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How best to insulate newly built garage with flat roof


I live in Chicago (city of), Zone 5, and I have a new detached 2 car garage 20x20x11. The construction is wood frame with metal siding, drywall finished on the inside. I'd like to heat this garage to 50F during the winters in a cost effective manner (both insulation cost and energy cost), but I also want to do this right and not cut corners. I plan to heat this garage with a small ceiling mounted gas heater, like a Reznor unit.

The roof construction is 2x12 TJI @ 12" O.C with only 1/2" rigid insulation and single ply modified bitumen membrane. No real insulation on the walls or ceiling. This is an unventilated roof. There is no soffit, only a parapet that extends an additional 3.5 feet to accommodate a wood roof deck on top.

My biggest concern is moisture. I want to insulate the walls and ceiling such that I do not have to worry about moisture getting trapped anywhere. I've been recommended a few configurations, and the one that sounds most plausible to me is as follows:

Tear out the ceiling, spray closed cell foam to 3" (R20), fill in with fiberglass 9" batt (R 30). Replace drywall. Total (R50) for roof.
Fill wall cavities with open cell foam to 3.5" depth (R12)
Insulate the garage door with some rigid board R4.5

Does this sound like a good cost effective plan that will reduce my energy costs, prevent moisture problems, and allow me to easily heat my garage to 50F in Chicago winters?

Asked by Brian CL
Posted Jan 22, 2013 12:30 AM ET


3 Answers

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Can you unscrew the exterior finish easily ?

You will need to focus on 2 things here.
Move dew point to exterior ( need exterior insulation )

And air seal perfectly the building to get best benefit of insulation and best moisture control.

I am not too sure about your roof, i'd favor adding insulation on top of the current roof and then using an EPDM waterproofingmembrane 1 piece + glued on it.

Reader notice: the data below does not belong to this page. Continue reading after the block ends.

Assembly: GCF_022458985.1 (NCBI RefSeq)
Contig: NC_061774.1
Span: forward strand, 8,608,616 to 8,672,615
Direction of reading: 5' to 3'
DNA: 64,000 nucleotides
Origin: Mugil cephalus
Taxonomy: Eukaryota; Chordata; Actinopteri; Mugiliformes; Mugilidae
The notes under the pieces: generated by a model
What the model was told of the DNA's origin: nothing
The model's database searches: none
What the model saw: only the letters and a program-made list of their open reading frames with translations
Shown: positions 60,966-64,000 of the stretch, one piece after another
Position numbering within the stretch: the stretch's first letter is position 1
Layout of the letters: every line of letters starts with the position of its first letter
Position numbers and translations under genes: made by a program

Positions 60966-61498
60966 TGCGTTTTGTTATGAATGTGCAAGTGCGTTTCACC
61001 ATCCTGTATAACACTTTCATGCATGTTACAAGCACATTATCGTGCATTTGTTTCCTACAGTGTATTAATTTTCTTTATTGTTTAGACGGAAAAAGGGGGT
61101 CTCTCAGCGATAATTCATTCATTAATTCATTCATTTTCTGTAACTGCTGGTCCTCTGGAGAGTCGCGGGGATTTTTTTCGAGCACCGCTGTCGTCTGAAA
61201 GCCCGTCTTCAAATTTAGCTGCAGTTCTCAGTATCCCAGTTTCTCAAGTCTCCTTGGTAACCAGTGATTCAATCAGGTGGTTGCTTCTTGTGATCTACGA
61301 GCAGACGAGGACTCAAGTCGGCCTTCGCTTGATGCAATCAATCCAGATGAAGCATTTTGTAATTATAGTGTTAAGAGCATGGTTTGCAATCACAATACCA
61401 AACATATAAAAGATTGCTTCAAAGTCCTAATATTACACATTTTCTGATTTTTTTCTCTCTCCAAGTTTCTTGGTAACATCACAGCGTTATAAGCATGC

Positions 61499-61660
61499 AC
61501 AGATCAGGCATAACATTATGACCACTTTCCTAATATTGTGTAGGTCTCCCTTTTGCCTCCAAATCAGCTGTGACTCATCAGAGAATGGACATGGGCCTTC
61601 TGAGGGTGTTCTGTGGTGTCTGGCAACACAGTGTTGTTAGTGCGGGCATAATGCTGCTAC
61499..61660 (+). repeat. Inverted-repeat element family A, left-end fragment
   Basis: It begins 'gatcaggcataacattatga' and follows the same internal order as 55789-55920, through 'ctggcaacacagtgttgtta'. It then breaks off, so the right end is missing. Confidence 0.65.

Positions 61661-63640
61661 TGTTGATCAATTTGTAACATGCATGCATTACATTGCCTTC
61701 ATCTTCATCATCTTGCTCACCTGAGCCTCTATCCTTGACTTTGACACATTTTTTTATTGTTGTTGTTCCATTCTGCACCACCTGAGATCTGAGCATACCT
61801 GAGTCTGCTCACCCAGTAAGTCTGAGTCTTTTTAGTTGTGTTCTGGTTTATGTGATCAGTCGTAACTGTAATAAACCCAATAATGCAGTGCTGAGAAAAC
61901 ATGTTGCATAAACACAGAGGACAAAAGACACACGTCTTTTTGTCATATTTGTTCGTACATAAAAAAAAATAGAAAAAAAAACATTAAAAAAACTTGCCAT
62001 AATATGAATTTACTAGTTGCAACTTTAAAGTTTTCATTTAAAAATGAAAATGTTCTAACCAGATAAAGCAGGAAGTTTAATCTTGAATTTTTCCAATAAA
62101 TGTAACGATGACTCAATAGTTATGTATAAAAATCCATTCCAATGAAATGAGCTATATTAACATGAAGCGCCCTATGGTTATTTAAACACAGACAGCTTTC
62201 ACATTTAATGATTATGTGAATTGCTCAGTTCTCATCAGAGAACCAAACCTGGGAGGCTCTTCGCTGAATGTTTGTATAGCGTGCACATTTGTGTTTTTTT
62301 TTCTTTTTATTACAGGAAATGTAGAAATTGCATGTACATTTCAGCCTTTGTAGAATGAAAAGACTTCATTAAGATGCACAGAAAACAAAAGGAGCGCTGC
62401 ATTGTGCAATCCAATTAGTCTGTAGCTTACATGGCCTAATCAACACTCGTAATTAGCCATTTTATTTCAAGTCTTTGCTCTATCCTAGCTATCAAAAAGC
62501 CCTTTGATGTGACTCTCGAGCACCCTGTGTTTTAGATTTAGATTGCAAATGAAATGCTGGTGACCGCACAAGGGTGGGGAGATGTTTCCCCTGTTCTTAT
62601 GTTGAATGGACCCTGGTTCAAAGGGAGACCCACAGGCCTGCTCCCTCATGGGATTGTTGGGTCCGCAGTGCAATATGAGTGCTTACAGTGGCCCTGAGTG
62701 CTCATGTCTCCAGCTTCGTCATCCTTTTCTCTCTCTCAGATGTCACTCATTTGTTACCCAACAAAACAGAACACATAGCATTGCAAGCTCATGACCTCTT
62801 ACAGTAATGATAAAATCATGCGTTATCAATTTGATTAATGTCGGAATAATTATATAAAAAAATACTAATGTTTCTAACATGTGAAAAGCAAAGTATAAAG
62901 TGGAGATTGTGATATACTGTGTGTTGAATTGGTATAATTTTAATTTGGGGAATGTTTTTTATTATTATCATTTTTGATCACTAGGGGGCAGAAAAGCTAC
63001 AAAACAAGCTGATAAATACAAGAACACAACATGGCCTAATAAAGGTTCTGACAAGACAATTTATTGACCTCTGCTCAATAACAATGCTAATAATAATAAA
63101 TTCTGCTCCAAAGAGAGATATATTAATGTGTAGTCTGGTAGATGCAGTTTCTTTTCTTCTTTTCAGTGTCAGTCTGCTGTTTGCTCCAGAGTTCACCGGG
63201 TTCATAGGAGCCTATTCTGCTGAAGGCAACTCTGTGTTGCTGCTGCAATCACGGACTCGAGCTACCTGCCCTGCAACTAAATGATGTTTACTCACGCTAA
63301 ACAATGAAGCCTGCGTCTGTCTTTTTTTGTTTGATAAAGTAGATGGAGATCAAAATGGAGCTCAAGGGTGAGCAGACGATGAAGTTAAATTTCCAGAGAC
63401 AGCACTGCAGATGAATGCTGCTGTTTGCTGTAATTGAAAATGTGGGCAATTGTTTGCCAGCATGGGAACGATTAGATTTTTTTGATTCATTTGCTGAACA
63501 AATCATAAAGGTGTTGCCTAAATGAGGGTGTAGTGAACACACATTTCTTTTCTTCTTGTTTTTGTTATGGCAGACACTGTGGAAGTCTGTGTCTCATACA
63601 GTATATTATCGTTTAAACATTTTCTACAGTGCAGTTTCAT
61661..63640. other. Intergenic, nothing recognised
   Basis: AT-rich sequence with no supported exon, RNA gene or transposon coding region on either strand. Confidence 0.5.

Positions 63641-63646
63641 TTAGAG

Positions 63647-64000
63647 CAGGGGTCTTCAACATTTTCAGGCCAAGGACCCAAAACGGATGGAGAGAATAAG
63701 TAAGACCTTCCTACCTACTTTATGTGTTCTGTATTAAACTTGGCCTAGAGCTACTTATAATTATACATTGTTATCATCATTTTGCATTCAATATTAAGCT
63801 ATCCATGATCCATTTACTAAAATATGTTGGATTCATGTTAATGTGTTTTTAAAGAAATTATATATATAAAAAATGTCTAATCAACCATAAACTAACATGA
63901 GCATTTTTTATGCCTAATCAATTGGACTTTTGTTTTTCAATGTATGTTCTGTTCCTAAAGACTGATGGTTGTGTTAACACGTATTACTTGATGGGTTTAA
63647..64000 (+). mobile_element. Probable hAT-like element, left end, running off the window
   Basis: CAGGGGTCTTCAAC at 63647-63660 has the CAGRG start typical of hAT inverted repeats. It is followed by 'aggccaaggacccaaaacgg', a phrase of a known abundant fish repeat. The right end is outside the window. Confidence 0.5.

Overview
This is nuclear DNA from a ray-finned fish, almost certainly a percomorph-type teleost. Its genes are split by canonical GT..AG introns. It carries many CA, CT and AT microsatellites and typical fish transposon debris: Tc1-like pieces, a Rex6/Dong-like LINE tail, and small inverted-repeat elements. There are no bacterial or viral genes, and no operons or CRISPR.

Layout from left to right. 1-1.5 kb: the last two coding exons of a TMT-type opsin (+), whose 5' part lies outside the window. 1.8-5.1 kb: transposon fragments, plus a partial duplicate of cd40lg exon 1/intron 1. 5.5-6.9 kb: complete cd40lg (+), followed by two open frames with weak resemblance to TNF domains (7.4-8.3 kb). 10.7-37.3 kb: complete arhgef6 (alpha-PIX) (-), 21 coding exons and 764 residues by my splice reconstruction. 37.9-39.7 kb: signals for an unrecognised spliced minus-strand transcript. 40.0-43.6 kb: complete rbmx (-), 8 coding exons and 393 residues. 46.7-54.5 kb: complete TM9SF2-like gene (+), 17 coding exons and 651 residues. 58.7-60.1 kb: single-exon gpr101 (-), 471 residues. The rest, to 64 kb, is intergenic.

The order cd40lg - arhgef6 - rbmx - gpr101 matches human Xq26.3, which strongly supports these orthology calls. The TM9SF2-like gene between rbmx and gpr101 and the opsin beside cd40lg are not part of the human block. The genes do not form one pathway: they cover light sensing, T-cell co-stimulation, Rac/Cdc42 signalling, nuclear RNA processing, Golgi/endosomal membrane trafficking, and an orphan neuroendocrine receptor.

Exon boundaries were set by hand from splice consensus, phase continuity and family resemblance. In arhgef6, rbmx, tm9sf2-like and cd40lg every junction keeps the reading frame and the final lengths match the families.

The current bitumen membrane would serve as inside vapor control.

Best moiture resistance for walls is to use a peelstick membrane all around ( water and ice shield let's say ..something like that ) under the exterior insulation.
that would be used or water protection, air leak sealing and vapor barrier ( warm one that is )
Then scew on requried polyiso insulation to get the R value u wish to reach.

But 50F ?? that' not too hot .. you could try and find a quick calculator to help determine
what will be the paybacks of your insulating stragegies once you get material costs.

Also, what is your local gaz cost? the Reznor unit efficiency ?
I'd consider a mini split heat pump also for heat/cooling
( depending on ur gaz installation price and need to compare efficiency vs cost )
Some newer units are at SEER26 now, and works down to -25c for heating.

But hey! what the heck do i know!!!
let someone else propose simpler ideas, i'm always on the extremist reserve!
( sorry i don't settle for nothing less than best ) :)

seriously, let's see what other more experienced here say about ur situation !

Answered by Jin Kazama
Posted Jan 22, 2013 12:54 AM ET


Your plan will work. If you follow it, your garage will be better insulated than most garages in the U.S.

Answered by Martin Holladay
Posted Jan 22, 2013 5:06 AM ET



Thanks for the verification.


I believe your suggestion to insulate from the outside in is optimal, but given how the building is constructed and it's current state, I don't think this will work for me. I have a walkable wooden roof deck on top of the roof membrane which would need to be pulled up to have the roof insulated in the manner you suggest. The metal siding is a non-standard style siding, which would be a pain to completely remove and reinstall. Many days labor. From a cost effectiveness perspective, I believe I am limited to what I described above.

However, you've suggested I look into a heat pump. This is a new idea, which after a little research may be perfect for me. I do not have a gas hookup at my garage, so I'd have to run a line... adding to my install cost. I know HP's are not best suited for very low temperature climates, but Chicago is on the edge of that threshold, plus I only need this to operate up to about 50F, and if during the coldest days, it struggles to hit that, I'm okay.

From a total cost of ownership perspective, would there be a >10% difference between an efficient gas furnace and an efficient HP for my 50F heated garage? My cost of electricity is about $0.14/kWh and gas is about $1.10/therm? Traditionally, I figured electric was way too costly, but HP's seem to flip that idea on its head and could be a net cost savings for me.

Answered by Brian CL
Posted Jan 22, 2013 11:38 AM ET

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